When Curley and Schultz appeared on the stand, however, they said the same things their lawyers had said for five years. Paterno had told them someone saw Sandusky “horsing around” with a boy. They didn’t think Sandusky was a pedophile, they thought he had “boundary issues.“ When they met with McQueary, he did not describe witnessing a sexual assault.

Curley, to the frustration of the prosecution, didn’t recall many important conversations from 2001, including his meeting with Paterno, after which Curley decided not to contact authorities.

As Spanier’s lawyer made his closing argument that there was no coverup at Penn State, he displayed for the jury the same email chain that, five years earlier, Freeh had declared “the most important evidence” proving a coverup.

“That’s basically all the [prosecution] has on its claim of a criminal conspiracy,“ attorney Sam Silver said. “. . . They did not talk about hiding anything. . . . They concluded that they would go outside of Penn State to an independent, nonprofit organization that was Jerry Sandusky’s employer and had as its mission the welfare of children.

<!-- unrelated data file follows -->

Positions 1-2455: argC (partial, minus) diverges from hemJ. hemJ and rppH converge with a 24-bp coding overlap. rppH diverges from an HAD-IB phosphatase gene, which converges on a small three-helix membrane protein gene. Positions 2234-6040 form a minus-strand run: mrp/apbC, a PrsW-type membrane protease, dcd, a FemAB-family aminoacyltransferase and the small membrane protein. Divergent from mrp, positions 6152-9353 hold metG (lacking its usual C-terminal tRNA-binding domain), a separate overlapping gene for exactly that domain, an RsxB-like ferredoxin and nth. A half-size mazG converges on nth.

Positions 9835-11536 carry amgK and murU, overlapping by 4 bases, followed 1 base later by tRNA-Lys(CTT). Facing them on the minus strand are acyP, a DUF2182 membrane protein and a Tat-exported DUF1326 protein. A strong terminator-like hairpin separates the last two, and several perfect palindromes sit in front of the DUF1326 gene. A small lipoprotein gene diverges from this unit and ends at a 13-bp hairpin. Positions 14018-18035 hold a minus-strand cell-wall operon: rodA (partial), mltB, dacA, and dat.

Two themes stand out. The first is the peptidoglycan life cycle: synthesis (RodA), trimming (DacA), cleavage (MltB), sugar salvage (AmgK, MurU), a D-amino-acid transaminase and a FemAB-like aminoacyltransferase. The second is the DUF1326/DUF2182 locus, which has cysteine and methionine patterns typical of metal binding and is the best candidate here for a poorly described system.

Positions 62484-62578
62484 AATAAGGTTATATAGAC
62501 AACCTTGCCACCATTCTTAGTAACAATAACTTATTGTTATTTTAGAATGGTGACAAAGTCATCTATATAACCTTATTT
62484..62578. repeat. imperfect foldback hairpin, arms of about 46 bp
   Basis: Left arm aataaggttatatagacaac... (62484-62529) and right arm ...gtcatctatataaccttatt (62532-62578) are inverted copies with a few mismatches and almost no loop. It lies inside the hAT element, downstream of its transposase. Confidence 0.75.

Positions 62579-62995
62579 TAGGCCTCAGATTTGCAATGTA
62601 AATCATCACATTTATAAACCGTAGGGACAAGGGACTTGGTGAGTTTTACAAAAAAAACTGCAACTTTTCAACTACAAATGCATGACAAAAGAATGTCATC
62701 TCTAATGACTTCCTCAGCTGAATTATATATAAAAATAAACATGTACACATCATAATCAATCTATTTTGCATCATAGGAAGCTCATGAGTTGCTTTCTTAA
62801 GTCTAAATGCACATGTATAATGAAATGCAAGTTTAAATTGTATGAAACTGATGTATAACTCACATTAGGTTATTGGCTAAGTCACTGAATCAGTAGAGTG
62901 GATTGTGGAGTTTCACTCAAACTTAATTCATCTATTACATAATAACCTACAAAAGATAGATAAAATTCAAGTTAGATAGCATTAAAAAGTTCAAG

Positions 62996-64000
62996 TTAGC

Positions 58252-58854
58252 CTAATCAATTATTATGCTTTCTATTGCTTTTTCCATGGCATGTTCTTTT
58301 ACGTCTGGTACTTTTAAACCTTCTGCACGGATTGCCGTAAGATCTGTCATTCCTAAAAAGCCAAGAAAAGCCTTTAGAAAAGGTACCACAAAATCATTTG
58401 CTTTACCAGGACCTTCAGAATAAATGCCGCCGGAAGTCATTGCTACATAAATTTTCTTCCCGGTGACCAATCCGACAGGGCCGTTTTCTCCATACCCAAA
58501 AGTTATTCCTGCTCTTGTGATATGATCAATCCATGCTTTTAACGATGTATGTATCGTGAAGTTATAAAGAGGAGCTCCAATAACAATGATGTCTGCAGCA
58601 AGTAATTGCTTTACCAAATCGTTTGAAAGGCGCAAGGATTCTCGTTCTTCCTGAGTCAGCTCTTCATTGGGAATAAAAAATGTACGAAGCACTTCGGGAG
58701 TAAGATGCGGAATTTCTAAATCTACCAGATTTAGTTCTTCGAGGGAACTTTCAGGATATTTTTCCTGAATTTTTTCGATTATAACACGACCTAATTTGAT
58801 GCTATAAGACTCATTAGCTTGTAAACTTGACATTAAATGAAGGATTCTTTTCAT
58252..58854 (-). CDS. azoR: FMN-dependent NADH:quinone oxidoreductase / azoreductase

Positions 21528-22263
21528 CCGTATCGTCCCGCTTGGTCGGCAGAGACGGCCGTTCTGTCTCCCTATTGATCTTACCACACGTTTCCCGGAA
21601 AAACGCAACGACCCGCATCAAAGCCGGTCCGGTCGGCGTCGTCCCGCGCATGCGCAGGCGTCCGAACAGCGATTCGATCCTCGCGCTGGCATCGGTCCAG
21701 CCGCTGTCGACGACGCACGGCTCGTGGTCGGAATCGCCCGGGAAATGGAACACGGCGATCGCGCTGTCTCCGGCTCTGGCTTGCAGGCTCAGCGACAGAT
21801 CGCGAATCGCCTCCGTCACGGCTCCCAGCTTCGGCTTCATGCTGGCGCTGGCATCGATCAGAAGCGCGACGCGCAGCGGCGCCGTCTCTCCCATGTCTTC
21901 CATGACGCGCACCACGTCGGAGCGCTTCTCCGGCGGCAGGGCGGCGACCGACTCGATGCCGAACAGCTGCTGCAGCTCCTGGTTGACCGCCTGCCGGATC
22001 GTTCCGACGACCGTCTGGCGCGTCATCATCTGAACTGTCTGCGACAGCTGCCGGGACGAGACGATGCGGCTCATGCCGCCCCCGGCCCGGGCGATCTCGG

“Is that a plan we would all make today knowing what we all know today? I don’t need to answer that question.“

Silver then listed 12 people who knew in 2001 that an assistant had been disturbed by something he saw in a shower involving Sandusky and a boy, none of whom said anyone at Penn State urged them not to contact authorities.

“That is a heck of a way to pull off a criminal conspiracy,“ Silver said.

Prosecutors alleged Penn State officials downplayed the incident when informing the Second Mile, in the hopes the charity wouldn’t make its own inquiry.

“These were smart men, and they were concerned about their image and the image of that school,“ lead prosecutor Laura Ditka said. “And their plan resulted in a sea of carnage left behind. . . . Find him guilty of everything.“

The jury acquitted Spanier of conspiracy and convicted him of misdemeanor child endangerment. A case that started with each man facing five felonies and 39 years in prison concluded with three misdemeanor convictions. Curley spent 2 1/2 months in jail. Schultz served two months. Spanier is appealing.

Prosecutors celebrated the verdict.